Montana Public Radio

Don't Miss These Top Stories From March 2019

Apr 1, 2019

Do Bobcats Kill Deer? How will climate change affect Montana's forests? What’s up with the lead in Montana’s public schools? Why do scorpions glow? Learn more with these can't-miss stories from March

Arts & Culture:

All scorpions glow a beautiful blue-green color under ultraviolet light.
Credit Missoula Insectarium

  •  Do Bobcats Kill Deer? 'Field Notes' Investigates

    Bobcats are only about twice the size of a housecat and weigh no more than 35lbs. Could a bobcat, which normally preys on rabbits, hares, birds, and small mammals, possibly kill a deer?

  •  Chad Dundas On The Offer He Couldn't Refuse

    Acclaimed journalist and author Chad Dundas (Champion Of The World) teams with illustrator Rodrigo Lorenzo (WWE) for the definitive tale of one of WWE's greatest Superstars.

  •  Can Do: The Hacker's Life

    The CEO of Missoula, Montana’s LMG Security spends her work days finding ways to break into companies, then writing reports about what she finds. Meet author, lecturer and “security badass,” Sherri Davidoff.

  •  Edgar Winter Hitches A 'Free Ride' Through American Musical Culture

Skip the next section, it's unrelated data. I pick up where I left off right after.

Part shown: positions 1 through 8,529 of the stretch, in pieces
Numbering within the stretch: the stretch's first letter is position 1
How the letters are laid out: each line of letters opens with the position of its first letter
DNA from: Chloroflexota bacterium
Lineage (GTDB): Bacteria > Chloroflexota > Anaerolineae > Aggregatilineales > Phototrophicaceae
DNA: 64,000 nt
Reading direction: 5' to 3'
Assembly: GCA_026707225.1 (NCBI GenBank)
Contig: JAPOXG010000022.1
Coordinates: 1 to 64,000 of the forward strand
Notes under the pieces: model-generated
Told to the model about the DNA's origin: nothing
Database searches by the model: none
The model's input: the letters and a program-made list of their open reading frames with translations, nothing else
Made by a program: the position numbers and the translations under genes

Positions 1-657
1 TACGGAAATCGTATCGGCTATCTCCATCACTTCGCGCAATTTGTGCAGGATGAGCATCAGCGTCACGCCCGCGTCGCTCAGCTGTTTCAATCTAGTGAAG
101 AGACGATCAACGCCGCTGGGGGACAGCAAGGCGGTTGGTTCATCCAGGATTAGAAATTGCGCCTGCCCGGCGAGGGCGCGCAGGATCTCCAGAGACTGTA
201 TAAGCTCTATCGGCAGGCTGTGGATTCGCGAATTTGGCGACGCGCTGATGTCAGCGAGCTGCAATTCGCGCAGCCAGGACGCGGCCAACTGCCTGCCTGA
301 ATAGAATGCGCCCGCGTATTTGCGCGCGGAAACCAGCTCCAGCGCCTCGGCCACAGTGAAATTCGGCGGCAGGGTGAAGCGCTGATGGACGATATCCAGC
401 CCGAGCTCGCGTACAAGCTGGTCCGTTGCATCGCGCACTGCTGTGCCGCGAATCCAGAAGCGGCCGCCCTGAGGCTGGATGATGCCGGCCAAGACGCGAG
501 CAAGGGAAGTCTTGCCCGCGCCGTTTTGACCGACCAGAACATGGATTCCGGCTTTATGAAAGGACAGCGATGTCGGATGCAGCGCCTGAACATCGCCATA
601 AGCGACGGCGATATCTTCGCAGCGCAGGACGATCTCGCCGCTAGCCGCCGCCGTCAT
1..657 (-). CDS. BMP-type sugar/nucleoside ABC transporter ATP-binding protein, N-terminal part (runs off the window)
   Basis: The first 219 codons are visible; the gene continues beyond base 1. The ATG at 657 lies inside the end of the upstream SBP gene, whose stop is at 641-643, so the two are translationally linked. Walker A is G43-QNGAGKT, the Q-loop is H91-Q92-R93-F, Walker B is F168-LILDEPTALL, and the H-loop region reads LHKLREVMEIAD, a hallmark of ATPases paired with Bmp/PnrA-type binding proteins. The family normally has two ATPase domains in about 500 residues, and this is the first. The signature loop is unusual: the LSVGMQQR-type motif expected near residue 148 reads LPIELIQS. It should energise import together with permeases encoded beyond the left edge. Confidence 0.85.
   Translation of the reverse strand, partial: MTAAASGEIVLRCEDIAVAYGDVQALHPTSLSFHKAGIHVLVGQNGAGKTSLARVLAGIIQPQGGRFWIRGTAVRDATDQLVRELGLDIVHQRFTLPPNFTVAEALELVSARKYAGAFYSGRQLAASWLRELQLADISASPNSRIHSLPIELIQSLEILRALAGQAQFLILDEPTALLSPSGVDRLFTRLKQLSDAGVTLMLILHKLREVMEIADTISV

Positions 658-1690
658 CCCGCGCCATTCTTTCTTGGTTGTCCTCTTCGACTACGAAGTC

The 1970s hits "Frankenstein" and "Free Ride" may have been your gateway to keyboardist, guitarist, saxophonist, percussionist, singer, songwriter and record producer Edgar Winter. But Winter is no two-hit wonder; his music is all over "Netherworld," "Air America," "Dazed and Confused," "My Cousin Vinny," "Wayne's World 2" and "The Simpsons." He's toured in Ringo Starr's band and played with his band on late-night tv talk shows. Winter even popped up in a Miller Lite commercial, which may be the real proof that his work isn't synonymous with just rock & roll, but American culture.

  • Bug Bytes Episode Four: Thar She Glows – Scorpions

    There are nearly 2,000 species of scorpions in the world. And while individual species may live thousands of miles apart, they have one thing in common: they glow a beautiful blue-green color under ultraviolet light. While we may understand how they glow, we’re not exactly sure why they glow.


Grizzly bear in Yellowstone National Park.
Credit (PD)